Several nights ago, I pulled out the aging Commodore 64 and blew the dust off of it. I looked it over, trying to determine how I was going to connect it up to my current gear. I have lots of gear, ranging from shiny new 4k stuff to quite old composite stuff. Yet none of it was quite old enough to connect to the C64, at least with the cabling that I found in its box. So tonight I decided I’d grab my soldering iron and my son and go old-school.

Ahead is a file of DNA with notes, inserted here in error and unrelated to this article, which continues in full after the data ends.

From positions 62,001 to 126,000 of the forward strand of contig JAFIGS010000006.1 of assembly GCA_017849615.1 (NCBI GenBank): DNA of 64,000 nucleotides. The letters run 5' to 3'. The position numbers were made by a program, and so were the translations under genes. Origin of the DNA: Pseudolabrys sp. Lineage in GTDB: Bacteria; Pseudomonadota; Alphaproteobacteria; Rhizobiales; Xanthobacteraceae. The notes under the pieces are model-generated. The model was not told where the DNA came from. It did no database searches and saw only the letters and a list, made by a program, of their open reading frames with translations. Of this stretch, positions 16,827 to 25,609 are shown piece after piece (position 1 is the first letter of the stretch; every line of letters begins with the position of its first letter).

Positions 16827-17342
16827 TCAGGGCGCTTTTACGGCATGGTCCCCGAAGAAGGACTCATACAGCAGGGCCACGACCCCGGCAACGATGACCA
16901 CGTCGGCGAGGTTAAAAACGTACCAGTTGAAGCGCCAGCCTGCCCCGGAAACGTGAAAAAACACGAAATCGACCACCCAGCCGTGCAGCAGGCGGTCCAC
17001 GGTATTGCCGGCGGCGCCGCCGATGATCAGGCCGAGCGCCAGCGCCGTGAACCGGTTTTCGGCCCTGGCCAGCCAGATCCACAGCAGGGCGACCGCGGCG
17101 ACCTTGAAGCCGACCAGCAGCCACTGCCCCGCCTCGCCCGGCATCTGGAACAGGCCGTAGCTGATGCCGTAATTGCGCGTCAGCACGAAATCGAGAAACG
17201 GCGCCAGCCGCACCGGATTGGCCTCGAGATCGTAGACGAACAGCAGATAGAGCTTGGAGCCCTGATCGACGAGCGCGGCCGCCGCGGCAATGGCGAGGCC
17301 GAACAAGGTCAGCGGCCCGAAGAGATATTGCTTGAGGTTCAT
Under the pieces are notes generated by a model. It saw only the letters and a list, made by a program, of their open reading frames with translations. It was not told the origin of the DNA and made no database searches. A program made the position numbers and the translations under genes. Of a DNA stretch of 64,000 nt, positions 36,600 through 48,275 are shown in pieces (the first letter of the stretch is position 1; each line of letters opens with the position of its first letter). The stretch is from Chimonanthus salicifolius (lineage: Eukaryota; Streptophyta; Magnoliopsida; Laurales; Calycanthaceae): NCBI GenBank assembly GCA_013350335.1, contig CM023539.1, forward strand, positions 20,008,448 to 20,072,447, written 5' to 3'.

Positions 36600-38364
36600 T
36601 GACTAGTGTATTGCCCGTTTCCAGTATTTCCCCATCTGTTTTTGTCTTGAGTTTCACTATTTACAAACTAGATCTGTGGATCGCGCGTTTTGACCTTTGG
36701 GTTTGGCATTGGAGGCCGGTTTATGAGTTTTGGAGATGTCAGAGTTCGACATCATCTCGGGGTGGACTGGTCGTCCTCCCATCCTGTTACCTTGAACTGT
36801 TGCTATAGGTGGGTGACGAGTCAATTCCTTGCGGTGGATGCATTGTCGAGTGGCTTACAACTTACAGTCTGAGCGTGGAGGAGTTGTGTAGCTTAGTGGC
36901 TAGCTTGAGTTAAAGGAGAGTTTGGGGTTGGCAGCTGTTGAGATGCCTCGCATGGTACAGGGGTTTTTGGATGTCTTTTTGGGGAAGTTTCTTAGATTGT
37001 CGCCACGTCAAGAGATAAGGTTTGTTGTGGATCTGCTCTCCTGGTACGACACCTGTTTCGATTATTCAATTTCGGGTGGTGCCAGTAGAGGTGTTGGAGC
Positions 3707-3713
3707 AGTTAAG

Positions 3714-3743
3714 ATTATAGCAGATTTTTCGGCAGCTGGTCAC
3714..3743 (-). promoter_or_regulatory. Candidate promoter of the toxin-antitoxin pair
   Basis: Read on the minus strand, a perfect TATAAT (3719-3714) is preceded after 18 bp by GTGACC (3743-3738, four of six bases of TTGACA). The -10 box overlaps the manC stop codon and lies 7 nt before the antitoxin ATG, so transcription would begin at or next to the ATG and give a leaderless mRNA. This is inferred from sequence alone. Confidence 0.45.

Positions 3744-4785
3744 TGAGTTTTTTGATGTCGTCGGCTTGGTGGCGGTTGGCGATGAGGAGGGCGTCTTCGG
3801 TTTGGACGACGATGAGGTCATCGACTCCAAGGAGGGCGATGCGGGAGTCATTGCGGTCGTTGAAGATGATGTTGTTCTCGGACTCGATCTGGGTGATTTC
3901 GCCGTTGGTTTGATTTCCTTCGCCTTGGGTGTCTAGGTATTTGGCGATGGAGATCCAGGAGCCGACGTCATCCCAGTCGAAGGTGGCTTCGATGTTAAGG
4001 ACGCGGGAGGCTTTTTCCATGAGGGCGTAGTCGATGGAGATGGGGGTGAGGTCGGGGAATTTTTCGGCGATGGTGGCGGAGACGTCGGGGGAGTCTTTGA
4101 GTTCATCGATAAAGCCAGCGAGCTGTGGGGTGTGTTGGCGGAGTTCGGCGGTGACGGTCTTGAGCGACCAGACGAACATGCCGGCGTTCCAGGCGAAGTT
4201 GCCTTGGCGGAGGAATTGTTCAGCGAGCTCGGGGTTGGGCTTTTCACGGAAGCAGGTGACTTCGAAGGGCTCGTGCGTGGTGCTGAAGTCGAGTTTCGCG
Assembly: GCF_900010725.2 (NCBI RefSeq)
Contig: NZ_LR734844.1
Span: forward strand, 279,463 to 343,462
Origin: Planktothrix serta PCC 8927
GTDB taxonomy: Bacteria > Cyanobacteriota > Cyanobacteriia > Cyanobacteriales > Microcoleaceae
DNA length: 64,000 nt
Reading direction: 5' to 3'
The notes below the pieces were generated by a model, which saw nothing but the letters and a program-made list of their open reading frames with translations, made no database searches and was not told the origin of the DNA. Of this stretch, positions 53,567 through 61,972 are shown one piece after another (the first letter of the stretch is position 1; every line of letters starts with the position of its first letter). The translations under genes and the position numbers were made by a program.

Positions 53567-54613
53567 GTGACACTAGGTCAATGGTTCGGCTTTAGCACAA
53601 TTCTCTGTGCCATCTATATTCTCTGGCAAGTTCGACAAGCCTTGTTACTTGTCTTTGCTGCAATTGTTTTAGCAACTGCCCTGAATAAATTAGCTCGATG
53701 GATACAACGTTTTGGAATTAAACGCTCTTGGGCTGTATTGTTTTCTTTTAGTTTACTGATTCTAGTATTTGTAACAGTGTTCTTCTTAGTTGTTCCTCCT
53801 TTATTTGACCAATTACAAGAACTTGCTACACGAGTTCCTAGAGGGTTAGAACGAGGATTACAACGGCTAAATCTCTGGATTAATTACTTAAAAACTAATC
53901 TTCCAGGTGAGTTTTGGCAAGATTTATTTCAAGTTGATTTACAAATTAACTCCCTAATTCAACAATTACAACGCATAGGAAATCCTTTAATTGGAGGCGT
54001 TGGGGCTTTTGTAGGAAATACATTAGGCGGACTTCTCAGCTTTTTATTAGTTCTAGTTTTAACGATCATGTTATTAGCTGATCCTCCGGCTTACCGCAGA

I figured we’d drill a few holes, solder a few wires, and have new and useful connections right on the computer. We cracked the case and looked at what we had to work with. We were both a bit surprised at just how different it all looked when compared with today’s electronics. It was decidedly … simple. We pulled out the mainboard and looked at the underside in hopes of finding decent connections for our audio and video wiring. What we found was that an RF shield (I assume that’s what it was) covered the bottom of the board, hiding everything we wanted to see. The shield was wrapped around all four edges of the board - and soldered to ground in something like 15 different spots. It’d probably only take me a few minutes with the soldering iron to remove the shield, but then I’d want to put it back and “make it right” - and this was more than I really wanted to tackle tonight with my son.